"The 3-D printing allows for tailor-made materials for personalised medicine," said lead researcher Horacio D'Agostino from Louisiana State University Health Sciences Center (LSUH) in Shreveport.
Image source: sciencedaily
"It gives us the ability to construct devices that meet individual patient's needs, from their unique anatomy to specific medicine requirements. And as tools in interventional radiology, these devices are part of treatment options that are less invasive than traditional surgery," he added.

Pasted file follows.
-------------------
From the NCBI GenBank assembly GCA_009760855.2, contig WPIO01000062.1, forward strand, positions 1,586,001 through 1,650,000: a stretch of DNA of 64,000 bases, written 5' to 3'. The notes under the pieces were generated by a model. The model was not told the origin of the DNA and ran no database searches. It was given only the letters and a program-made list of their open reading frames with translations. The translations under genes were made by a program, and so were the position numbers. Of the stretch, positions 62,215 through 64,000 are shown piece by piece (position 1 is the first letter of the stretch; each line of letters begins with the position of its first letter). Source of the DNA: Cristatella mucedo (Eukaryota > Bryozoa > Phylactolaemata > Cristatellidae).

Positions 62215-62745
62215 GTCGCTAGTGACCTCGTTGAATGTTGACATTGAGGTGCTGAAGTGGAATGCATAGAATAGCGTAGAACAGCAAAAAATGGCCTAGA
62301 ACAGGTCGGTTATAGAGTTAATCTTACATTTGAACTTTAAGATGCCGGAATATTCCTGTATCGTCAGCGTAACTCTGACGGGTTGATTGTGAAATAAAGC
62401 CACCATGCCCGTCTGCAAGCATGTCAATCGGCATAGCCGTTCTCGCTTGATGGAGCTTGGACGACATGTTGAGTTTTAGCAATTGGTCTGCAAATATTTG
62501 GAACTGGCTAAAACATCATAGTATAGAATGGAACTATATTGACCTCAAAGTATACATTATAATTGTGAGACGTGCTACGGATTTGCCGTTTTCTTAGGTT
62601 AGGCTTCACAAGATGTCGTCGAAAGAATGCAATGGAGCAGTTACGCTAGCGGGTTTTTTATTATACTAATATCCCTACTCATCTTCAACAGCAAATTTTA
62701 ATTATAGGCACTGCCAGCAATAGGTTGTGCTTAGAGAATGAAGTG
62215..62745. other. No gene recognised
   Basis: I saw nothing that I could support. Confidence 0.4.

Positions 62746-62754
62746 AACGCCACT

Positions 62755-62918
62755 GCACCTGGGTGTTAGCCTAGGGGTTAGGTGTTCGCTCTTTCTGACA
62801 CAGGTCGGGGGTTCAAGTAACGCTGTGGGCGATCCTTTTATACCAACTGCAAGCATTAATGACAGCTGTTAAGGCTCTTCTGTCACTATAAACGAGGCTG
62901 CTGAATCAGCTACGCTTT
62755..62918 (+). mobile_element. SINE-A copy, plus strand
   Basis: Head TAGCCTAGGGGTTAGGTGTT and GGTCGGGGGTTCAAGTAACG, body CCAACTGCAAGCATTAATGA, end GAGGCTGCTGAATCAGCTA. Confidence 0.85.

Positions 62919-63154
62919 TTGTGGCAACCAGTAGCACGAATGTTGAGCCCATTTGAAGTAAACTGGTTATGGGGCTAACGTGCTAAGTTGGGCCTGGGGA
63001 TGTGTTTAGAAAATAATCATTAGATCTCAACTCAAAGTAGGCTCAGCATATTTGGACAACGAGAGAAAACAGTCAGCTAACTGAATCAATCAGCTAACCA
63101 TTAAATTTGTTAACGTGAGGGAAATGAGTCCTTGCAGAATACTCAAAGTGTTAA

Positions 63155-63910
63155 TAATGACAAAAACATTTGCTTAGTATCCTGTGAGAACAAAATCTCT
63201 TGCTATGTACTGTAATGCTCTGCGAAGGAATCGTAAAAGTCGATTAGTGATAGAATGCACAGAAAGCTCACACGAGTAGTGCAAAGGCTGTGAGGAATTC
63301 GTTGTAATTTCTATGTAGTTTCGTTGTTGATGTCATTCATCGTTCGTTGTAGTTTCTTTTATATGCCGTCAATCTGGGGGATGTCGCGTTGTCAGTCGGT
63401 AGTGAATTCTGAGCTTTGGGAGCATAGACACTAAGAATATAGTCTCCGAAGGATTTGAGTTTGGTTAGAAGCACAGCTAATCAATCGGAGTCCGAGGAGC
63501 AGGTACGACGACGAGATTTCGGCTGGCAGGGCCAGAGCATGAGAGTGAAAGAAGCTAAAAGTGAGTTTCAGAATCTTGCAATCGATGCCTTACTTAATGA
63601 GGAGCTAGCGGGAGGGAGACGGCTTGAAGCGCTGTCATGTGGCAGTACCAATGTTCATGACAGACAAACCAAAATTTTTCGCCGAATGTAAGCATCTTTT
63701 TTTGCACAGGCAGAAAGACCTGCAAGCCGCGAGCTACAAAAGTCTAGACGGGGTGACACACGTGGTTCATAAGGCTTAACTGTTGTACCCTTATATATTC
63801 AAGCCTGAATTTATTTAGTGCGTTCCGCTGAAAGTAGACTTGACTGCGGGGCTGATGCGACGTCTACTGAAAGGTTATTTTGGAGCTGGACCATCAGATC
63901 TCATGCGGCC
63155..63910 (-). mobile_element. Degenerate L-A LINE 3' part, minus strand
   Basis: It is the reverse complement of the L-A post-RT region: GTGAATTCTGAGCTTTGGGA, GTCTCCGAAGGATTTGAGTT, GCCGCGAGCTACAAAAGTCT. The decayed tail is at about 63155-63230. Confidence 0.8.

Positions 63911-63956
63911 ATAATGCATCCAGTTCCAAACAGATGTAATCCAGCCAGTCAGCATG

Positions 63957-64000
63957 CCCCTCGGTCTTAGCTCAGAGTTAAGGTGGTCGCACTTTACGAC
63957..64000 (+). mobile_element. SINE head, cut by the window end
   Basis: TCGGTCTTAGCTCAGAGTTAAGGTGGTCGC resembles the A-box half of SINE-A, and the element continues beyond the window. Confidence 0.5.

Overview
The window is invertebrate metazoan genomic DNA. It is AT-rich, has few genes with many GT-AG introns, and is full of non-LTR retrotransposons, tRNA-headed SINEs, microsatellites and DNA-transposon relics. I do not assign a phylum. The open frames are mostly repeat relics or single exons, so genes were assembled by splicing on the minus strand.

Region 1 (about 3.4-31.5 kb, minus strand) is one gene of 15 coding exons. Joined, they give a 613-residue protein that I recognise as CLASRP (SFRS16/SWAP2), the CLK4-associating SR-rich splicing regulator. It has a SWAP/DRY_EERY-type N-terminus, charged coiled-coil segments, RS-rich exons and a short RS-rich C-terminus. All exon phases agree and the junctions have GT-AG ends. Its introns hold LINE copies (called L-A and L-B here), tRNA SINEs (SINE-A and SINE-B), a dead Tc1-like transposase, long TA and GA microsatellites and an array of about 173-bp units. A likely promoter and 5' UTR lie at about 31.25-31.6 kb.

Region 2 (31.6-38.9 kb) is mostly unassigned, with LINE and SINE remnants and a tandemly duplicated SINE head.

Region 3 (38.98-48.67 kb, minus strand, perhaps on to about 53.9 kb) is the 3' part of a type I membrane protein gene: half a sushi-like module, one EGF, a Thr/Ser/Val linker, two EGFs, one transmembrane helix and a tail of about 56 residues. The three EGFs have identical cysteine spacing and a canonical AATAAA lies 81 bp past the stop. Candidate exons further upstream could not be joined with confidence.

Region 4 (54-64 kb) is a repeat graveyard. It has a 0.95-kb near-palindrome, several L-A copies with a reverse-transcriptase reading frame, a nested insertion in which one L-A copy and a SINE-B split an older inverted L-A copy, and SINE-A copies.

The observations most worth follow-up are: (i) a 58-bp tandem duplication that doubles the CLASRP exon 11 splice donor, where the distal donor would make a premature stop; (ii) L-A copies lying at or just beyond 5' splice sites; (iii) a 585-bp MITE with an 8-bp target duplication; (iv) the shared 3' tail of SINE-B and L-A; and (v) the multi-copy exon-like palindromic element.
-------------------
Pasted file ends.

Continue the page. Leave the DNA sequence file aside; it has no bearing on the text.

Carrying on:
Using 3-D printing technology, the researchers developed bioactive filaments, chemotherapy beads, catheters and stents containing antibiotics or chemotherapeutic agents.
The team then tested these devices in cell cultures to see if they could inhibit growth of bacteria and cancer cells. When testing antibiotic-containing catheters that could slowly release the drug, D'Agostino's team found that the devices inhibited bacterial growth.
Researchers also saw that filaments carrying chemotherapeutic agents were able to inhibit the growth of cancer cells.
The findings were presented at the ongoing 40th Annual Scientific Meeting of the Society of Interventional Radiology at Georgia World Congress Center in Atlanta.